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The Labour Party Illusion and Socialism Ed Miliband’s speech to the TUC in September 2013 indicated that there would be no departure from the neoliberal politics and economics that have dominated the country since 1979. Frances O’Grady, General Secretary of the TUC, on the other hand indicated that this is precisely what is needed. In May 2014, along with Peter Mandelson, Ed Balls attended the Bilderberg Group meeting; the gathering of notorious anti socialist neoliberals. In June 2014 unions and workers’ organisations planned some of the most extensive strikes and demonstrations so far against the assault on workers and all things public. In May 2014 it was clear that the majority of people in Britain wanted a referendum on EU membership. The Labour Party did not. In preparation for an election victory that will require a continuation of the onslaught on pay, jobs, professionalism, pensions and workers’ rights, the Labour Party wants to distance itself in advance from its main future source of opposition – the trade unions. The trade unions have 6.5 million members representing the interests of 26 million workers. It is not, however, the relationship between the Labour Party and the trade unions that should be the focus of all attention, it is the relationship between labour and capital and their relative strengths. How can power for labour, the source of all wealth, be achieved so that the wealth of the country is used to benefit people not profit? The richest thousand or so billionaires in Britain have more annual turnover than the government. The One Nation vision of nineteenth century Toryism that Labour is seeking to re-establish, some hundred and more years after its death, has the benefit of arguing against Scottish and Welsh independence, but the disadvantage of supporting the removal of national sovereignty by remaining enthralled by the European Union and the United States. It has the advantage of not wanting to rush to war against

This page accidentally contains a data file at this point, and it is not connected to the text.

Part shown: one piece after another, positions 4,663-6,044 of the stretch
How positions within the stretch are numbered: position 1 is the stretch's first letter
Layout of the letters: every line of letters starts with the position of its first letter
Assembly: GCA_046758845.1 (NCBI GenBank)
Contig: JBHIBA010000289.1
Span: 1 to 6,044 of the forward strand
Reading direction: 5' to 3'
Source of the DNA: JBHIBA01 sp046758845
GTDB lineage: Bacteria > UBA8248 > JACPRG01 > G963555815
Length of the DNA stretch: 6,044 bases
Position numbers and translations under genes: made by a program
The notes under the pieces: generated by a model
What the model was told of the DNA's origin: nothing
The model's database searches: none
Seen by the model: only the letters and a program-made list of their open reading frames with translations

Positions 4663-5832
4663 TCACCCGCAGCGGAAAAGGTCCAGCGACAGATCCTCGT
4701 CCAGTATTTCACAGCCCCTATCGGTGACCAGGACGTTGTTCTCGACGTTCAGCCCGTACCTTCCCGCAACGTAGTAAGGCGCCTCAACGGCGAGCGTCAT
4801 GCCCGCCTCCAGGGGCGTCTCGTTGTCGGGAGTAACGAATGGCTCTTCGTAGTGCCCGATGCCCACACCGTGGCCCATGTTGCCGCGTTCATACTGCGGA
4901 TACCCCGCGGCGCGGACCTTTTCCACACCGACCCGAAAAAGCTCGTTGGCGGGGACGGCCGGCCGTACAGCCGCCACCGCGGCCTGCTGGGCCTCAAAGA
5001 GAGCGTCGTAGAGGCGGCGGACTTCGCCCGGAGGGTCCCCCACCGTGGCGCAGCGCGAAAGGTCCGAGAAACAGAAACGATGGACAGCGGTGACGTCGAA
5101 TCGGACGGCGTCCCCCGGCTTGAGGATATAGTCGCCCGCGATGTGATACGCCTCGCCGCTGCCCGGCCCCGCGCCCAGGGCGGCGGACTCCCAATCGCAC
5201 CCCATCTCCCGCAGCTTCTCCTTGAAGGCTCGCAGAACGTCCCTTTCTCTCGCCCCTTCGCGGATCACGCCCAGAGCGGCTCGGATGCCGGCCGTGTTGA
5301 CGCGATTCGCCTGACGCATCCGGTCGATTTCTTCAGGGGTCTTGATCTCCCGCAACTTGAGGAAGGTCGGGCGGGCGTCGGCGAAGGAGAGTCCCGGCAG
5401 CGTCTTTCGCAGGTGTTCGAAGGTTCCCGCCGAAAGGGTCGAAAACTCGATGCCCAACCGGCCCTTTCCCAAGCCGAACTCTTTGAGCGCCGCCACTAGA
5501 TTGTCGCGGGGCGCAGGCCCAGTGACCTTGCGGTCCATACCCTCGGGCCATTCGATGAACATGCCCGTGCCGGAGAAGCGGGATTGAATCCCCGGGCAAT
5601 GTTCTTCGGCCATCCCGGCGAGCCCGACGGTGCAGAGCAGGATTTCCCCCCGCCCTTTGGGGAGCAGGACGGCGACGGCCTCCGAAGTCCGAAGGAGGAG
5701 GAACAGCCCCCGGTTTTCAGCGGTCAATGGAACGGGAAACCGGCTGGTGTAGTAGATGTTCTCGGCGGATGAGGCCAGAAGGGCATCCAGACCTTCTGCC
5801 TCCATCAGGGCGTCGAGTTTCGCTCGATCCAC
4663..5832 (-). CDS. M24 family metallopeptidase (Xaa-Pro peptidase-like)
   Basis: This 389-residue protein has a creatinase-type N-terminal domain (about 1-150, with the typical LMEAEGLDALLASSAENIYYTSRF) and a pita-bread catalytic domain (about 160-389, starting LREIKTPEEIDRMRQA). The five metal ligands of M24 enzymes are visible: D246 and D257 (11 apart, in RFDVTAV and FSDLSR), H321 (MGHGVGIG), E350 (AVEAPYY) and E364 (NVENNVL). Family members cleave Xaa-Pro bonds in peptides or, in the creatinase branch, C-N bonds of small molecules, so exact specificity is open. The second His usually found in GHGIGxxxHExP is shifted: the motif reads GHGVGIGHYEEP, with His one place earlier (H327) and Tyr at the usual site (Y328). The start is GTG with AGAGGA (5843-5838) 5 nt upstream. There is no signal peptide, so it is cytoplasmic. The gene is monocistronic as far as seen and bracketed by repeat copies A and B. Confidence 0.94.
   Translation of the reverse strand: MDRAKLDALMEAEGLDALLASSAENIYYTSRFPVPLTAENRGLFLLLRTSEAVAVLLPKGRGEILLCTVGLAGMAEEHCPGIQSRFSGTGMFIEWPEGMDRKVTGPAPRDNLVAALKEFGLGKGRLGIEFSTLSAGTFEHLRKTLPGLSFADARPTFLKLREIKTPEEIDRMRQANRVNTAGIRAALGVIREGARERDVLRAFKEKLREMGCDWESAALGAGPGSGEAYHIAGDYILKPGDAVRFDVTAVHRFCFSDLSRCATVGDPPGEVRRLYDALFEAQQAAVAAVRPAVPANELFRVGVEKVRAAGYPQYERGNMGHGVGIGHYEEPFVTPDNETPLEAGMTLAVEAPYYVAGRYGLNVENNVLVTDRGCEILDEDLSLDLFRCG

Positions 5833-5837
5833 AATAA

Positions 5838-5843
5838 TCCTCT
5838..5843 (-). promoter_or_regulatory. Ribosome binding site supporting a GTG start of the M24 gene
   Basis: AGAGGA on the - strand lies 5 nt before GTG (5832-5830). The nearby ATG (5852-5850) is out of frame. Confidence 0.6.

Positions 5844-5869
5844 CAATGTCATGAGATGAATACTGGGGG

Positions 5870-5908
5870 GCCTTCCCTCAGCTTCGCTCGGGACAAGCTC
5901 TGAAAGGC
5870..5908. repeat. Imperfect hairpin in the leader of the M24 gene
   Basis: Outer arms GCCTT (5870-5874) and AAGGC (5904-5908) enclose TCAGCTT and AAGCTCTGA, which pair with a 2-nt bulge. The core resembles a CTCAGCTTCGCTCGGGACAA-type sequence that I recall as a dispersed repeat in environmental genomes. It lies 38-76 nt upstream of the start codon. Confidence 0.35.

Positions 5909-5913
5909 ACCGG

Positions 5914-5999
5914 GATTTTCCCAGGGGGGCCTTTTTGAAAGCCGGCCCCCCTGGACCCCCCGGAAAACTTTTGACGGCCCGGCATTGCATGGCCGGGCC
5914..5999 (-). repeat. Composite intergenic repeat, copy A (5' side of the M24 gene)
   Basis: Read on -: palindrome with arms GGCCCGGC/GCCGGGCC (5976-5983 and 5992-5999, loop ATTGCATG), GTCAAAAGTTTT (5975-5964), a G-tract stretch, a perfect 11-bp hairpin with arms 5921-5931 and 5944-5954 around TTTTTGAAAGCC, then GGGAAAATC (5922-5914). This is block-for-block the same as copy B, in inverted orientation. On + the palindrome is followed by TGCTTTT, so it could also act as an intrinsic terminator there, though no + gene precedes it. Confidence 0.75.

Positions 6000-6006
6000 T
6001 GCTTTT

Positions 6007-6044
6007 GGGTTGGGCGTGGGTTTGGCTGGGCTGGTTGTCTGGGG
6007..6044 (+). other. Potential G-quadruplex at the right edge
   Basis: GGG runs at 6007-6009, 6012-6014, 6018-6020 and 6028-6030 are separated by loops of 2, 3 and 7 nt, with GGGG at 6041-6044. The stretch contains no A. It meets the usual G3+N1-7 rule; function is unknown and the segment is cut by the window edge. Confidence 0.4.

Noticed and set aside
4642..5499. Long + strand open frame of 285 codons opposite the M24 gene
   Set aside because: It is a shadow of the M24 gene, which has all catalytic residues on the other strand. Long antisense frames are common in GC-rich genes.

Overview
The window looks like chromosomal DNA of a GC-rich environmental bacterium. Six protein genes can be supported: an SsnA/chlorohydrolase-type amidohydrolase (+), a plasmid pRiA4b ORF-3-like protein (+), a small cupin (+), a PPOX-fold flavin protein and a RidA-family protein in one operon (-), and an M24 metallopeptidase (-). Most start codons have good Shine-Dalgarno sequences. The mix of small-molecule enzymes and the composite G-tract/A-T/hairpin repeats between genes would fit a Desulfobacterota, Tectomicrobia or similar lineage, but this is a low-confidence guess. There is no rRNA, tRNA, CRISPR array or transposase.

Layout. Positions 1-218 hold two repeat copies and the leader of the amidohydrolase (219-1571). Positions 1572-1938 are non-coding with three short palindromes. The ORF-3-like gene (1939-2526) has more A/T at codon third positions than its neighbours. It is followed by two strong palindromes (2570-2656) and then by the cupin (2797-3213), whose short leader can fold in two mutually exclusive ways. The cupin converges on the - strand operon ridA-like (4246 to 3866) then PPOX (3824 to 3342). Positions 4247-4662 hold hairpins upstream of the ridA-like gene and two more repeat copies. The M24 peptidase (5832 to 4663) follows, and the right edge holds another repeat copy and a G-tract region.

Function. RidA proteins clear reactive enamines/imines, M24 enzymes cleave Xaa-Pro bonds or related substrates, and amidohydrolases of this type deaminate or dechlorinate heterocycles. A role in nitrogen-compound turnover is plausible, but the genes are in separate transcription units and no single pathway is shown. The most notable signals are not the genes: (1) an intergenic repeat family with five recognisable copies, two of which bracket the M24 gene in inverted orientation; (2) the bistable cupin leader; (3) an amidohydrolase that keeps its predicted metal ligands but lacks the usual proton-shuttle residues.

Syria, not wanting the break-up of Royal Mail and the NHS and disliking the bedroom tax and zero hours contracts, but the disadvantage of not being able to do much about these things. The Labour Party’s limited vision of managing capitalism through various permutations of tax and spend will not relieve the pressures on workers, nor remove the exploitative social relations which generate the wealth of capital. Indeed this approach is dangerous as it fails to appreciate that capitalism has profoundly changed. Capitalism has Ended the Post War Consensus Capitalism has taken the extreme approach of ending the post war consensus whereby all parties agreed that full employment, public services, collective bargaining, trade union rights, controls on capital, and independent decision making through Parliament were essential to running a national economy. Capitalism today led by the banks and the EU and US will not let parliament return to any previous time in history. Our dilemma is that we cannot return to post war social democracy and 1970s trade unionism. The old ways of protest and Parliamentary opposition are over. Obsolete trade union tactics are simply laughed at by the employers and the City of London. Download the full pamphlet Contact for printed copies to distribute
This pamphlet was written before the 2014 Labour Party Conference. Nothing has changed.
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